We can see the worry and hope on parents and students faces as they eagerly wait for their number to be called during the lottery to get into a charter school. In their minds, the parents know that this is the last chance for their children to have a better opportunity at education. The people that are attending the lottery want their children to be in the best school possible that will meet their needs. (Guggenheim1:30.03) They are bound to their neighborhood schools, which do not have a good reputation for a student to succeed academically. Other families attending the lottery are there because they do not what their children to attend the neighborhood public schools and cannot afford private institutions.
With limited spots available in the schools and an overwhelming amount of applicants, by law there has to be a public lottery in place. During the lottery scenes the filmmakers would focus on the student and their loved ones faces to capture the emotions as they call number after number, not hearing their own yet. On the screens in white text we see the amount of spaces available in each school and we are able to see the number decrease as names are being called, and the chances for the children are becoming more slim.(Guggenheim 1:33.00) This is important because we are able to internalize the emotions that the families are feeling.
One student whose story that we follow throughout the movie attended the lottery to obtain a spot at the SEED school. After his number was not called there was a short interview with him, which displayed the defeat that he felt. The reporter asked him “why do you want to go to the SEED school?” and in his reply he stated “I want my kids to have better than what I had. I don’t want them around this stuff”(Guggenheim 1:22.07) This students knew that the SEED school was an opportunity for him to better himself and to have a successful future. The reporter and the student further discuss that his father was not around and that he passed away when he was young from drugs. The student made it very clear that he wanted a better future for himself and he knew that a good education was his ticket to success.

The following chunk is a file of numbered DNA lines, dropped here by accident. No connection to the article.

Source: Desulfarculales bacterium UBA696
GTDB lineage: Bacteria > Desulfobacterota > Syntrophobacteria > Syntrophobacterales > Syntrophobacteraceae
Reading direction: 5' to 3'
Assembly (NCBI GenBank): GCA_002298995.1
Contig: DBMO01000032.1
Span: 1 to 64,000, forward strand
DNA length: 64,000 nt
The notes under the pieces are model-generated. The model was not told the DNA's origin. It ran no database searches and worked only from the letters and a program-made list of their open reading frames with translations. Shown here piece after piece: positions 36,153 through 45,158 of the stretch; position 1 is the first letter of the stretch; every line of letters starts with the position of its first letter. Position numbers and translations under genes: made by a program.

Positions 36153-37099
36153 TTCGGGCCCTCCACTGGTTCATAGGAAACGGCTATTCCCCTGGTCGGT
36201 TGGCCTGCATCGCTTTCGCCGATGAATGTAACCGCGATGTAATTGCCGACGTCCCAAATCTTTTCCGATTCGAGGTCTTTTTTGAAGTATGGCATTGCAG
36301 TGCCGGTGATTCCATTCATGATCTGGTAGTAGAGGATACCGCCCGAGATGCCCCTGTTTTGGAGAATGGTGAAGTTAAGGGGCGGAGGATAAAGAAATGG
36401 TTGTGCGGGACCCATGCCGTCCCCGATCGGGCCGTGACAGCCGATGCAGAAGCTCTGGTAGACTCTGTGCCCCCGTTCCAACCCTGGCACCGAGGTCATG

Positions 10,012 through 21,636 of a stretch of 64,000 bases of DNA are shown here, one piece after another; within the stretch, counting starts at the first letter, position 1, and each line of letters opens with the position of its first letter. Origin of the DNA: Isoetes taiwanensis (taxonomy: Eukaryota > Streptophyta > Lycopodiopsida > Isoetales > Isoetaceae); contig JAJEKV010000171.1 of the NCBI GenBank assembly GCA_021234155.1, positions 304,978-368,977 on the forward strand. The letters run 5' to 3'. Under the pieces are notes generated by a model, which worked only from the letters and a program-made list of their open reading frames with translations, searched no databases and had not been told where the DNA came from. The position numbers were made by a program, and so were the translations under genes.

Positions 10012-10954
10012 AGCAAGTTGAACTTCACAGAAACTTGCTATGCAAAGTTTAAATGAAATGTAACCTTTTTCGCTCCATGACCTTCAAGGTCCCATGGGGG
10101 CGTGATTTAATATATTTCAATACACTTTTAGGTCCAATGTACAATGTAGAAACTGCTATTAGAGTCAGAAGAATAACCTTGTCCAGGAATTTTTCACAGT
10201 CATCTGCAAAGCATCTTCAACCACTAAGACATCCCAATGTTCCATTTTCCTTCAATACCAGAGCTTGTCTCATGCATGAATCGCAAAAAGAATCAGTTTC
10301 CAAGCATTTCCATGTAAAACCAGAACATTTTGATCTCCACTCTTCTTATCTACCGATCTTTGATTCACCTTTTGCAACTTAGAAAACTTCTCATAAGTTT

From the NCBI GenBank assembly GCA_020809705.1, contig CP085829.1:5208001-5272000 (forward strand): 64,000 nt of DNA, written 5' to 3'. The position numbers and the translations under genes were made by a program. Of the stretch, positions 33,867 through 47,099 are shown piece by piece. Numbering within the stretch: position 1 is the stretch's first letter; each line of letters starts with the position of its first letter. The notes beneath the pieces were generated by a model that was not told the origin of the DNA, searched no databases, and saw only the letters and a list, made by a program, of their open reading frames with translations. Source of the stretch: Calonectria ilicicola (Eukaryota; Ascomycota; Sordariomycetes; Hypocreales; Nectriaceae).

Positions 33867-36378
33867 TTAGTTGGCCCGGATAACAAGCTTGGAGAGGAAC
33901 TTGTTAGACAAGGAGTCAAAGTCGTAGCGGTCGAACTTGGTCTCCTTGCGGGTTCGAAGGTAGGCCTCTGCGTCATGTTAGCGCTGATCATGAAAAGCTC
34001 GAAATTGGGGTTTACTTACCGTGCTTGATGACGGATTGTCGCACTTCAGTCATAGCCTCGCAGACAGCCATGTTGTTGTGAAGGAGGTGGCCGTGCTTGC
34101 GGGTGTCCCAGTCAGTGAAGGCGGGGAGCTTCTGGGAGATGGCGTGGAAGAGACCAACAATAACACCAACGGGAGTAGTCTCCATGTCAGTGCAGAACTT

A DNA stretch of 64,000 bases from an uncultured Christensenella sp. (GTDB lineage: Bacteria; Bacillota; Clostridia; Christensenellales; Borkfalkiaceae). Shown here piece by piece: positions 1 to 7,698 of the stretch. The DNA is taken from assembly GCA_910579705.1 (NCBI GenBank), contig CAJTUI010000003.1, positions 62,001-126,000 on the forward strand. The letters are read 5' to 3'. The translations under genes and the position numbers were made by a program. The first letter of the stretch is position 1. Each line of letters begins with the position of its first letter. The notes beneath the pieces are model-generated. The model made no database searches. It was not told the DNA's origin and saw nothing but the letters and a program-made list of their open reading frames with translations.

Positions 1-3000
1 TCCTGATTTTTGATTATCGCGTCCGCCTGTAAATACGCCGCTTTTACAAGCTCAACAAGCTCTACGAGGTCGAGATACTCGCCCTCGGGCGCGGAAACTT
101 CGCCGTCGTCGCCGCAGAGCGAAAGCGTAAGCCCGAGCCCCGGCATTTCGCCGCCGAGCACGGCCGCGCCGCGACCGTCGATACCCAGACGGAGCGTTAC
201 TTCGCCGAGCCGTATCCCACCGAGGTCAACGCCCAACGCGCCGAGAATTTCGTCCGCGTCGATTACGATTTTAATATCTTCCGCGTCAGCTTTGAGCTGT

According to The Dirty Dozen by Kevin G. Welner charter schools are supposed to fit the needs of the students in their area. So how do they do so if there are so many kids on their waitlists? As stated by Welner “If charter schools identified as successful are not serving a cross-section of the students population, then where do the students go who are left out?” (Welner) If the charter school are targeting the neighborhood students, and not all of the students are accepted in the lottery then what happens to their education? Welner would respond to this as a technique used by charter schools to enroll the students that they would actually want there. The Dirty Dozen discusses twelve techniques used by charter schools to filter out the students they want attending their schools.
Ferguson, B., & Royal, K. H. (2011). The Deception of the “Lottery” at Lycee Francais
and Audubon Schools: The Misuse of Charter Schools, Part II. New Orleans, LA: http://www.researchonreforms.org/html/documents/DeceptionoftheLottery.pdf
Guggenheim, Davis. Waiting for “Superman.” 2010. Film.
Welner, Kevin G. January 17, 2011“Why ‘Inside Job’ bests ‘Waiting for Superman’ on school reform.” Teachers College Record.